Getting back in business in the Indo-Pacific

Source: The Hindu

Relevance: A visible shift in the USA’s Asian foreign policy towards the Indo-Pacific region will be very important for India.

Synopsis: Recent visits of the top US officials to various Asian nations indicate that the USA is trying to shift its foreign policy focus away from Afghanistan & Iraq to maritime Asia where COVID-19, climate change, and China are compelling challenges. An assessment of these visits and the key takeaways.


Visits to various Asian countries by three top US officials — Deputy Secretary of State, Secretary of Defense, and Secretary of State.

In East Asia and Oman

Deputy Secretary of State Wendy R. Sherman’s visit (July 19-27) covered Japan, South Korea, Mongolia, and also China.

Underlying theme: Reaffirmation of the U.S. commitment to working with allies and partners for the promotion of peace and prosperity and upholding a ‘rules-based order’, the code word critical of China’s behaviour.

Key points:

Southeast Asian dynamics

The visit by Secretary of Defense, Mr. Austin (July 23-30) covered three important ASEAN member-states — Singapore, Vietnam, and the Philippines.

Underlying theme: Discussions reiterated the necessity for a U.S. military presence in the region.

Key points:

  • Mr. Austin aptly asserted, that Beijing’s claim to the vast majority of the South China Sea has no basis in international law and sent out the key signal to Beijing stating that US won’t hesitate when its interests are threatened. Yet it doesn’t seek confrontation.
  • In a joint statement, Singapore and the U.S. agreed that America’s presence in the region is “vital for its peace, prosperity, and stability”.
  • Mr. Austin encouraged Vietnam to develop closer defence cooperation with the U.S.
  • The Philippines visit produced a notable result, as Manila agreed to full restoration of the Visiting Forces Agreement, which provides the legal foundation for the U.S. military presence in that country.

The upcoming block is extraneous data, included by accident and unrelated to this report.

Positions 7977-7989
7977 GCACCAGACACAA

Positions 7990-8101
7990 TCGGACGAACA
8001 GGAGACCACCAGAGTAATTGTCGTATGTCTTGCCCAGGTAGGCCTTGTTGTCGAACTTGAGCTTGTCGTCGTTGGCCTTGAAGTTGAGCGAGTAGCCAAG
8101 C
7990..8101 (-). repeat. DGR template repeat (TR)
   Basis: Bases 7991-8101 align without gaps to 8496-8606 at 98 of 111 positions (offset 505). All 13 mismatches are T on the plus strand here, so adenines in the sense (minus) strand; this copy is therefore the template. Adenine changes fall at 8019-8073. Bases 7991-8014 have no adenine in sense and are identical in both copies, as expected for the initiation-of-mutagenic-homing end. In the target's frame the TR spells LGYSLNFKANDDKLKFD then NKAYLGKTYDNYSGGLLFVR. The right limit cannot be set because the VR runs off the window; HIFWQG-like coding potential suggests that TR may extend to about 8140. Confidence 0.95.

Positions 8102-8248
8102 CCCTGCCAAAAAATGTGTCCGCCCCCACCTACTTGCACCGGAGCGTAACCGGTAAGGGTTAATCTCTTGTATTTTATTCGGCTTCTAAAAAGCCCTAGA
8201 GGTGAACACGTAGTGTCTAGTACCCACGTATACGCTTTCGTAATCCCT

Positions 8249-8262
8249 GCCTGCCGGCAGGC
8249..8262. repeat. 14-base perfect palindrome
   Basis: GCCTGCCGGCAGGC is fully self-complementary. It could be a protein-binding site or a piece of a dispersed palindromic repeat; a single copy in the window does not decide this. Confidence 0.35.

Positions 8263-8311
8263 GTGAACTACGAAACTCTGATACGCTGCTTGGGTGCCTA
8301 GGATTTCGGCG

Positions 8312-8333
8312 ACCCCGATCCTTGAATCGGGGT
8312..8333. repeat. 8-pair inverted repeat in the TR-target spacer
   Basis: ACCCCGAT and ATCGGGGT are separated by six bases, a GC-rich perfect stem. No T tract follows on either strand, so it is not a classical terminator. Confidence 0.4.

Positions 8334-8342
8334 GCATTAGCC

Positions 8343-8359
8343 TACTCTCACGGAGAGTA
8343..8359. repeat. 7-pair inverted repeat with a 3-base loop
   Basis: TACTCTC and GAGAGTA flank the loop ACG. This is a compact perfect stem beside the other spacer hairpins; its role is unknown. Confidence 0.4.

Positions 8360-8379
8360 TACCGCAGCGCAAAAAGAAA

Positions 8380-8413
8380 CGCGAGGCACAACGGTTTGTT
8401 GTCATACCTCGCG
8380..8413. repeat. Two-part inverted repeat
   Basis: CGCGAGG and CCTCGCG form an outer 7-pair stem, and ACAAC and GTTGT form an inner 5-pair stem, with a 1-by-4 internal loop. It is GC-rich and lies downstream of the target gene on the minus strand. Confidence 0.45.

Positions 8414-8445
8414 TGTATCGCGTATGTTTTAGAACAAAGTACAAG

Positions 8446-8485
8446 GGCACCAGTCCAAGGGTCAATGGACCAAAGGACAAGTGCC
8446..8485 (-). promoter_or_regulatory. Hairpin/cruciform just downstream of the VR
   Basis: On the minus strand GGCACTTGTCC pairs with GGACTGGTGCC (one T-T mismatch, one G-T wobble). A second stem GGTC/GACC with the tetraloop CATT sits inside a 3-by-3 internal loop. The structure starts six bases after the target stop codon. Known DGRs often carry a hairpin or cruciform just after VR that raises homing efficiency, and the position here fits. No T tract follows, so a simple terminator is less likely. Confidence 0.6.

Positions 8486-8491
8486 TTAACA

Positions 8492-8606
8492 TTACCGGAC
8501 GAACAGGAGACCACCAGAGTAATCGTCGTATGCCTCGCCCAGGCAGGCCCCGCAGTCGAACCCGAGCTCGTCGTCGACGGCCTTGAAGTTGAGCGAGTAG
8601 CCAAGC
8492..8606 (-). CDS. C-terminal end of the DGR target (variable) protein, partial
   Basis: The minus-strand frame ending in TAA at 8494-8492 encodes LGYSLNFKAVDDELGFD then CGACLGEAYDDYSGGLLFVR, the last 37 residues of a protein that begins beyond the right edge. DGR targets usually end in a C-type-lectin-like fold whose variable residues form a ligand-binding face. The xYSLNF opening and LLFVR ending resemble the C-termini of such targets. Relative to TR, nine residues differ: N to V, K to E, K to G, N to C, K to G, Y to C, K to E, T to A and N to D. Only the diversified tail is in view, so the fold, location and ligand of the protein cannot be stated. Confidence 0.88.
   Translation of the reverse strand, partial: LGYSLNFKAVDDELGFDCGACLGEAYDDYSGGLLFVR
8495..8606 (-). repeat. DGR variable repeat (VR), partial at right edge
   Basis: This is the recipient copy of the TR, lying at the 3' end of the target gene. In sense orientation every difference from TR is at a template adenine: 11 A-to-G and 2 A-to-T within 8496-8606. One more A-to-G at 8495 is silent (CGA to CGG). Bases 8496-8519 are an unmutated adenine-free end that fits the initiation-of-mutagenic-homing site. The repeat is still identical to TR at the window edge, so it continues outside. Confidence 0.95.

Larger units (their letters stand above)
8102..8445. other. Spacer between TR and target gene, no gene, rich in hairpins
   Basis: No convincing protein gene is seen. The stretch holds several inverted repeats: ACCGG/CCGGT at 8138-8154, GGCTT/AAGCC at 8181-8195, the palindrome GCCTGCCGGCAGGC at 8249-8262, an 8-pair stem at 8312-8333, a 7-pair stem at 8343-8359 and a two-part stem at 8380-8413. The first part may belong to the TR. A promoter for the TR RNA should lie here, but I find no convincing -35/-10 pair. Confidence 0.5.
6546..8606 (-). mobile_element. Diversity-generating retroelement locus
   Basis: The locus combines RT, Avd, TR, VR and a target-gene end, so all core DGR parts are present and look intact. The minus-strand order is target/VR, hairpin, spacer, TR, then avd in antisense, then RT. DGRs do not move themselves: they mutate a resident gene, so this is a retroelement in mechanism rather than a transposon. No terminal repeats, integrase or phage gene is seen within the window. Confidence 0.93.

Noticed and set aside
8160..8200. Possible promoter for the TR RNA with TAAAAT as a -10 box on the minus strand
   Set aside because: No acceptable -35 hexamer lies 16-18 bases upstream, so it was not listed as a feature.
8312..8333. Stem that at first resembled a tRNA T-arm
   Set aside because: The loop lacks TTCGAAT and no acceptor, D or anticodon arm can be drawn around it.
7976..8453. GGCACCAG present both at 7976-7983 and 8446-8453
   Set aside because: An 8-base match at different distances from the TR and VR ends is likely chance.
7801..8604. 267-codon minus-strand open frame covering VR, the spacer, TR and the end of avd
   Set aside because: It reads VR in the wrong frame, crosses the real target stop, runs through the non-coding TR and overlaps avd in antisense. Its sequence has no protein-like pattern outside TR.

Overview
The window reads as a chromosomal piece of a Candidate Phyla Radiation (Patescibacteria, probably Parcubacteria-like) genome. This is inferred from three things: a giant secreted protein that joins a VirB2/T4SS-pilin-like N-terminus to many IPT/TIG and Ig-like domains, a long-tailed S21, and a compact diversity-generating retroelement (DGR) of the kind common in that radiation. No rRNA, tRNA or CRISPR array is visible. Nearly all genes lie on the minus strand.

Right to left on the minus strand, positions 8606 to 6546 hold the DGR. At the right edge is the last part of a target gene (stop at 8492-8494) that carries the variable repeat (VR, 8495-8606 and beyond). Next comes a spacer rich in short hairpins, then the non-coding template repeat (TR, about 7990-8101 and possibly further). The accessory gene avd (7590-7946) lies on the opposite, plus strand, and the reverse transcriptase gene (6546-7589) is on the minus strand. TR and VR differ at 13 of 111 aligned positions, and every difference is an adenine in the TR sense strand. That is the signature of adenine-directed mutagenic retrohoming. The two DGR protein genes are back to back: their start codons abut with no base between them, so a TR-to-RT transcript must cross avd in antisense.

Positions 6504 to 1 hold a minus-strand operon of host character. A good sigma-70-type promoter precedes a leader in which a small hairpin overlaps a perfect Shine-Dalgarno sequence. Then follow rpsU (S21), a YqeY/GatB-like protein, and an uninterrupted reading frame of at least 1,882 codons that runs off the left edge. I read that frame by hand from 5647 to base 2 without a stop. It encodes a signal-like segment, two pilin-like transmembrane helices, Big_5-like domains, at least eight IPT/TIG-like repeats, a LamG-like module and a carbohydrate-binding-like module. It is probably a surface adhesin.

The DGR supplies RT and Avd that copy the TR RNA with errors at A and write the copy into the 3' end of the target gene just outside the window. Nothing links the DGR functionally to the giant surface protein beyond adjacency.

In South Asia and Kuwait

Secretary of State, Mr. Blinken, visited Delhi and Kuwait (July 26-29)

  • Visit to India: The India visit was more in the nature of a consultative dialogue, bringing out the expanding areas of convergence between the two nations. His repeated observation that the friendship with India is one of the closest that the U.S. has, was very important for India.
  • Blinken’s visit has already been covered in detail here and here
What do these visits signal?
  1. China policy and Indo-Pacific policy: First, that America’s China policy and the Rest of the Indo-Pacific policy will run in parallel, with inner consistency ensured by Mr. Biden.
  2. Relationship with China: Second, Washington maintains a tough attitude towards Beijing, but it desires to keep the doors open for dialogue. The relationship with China is marked by three characteristics — adversarial, competitive, and cooperative. It is likely to stay that way.
  3. Integrated deterrence: Third, the U.S. is willing to resist and counter China firmly, but with the full engagement of and contribution by the like-minded states of the region i.e. integrated deterrence


In short, the U.S. is back and is willing to lead — but the region will have to seriously step up too and participate actively to maintain peace and prosperity.

Terms to know

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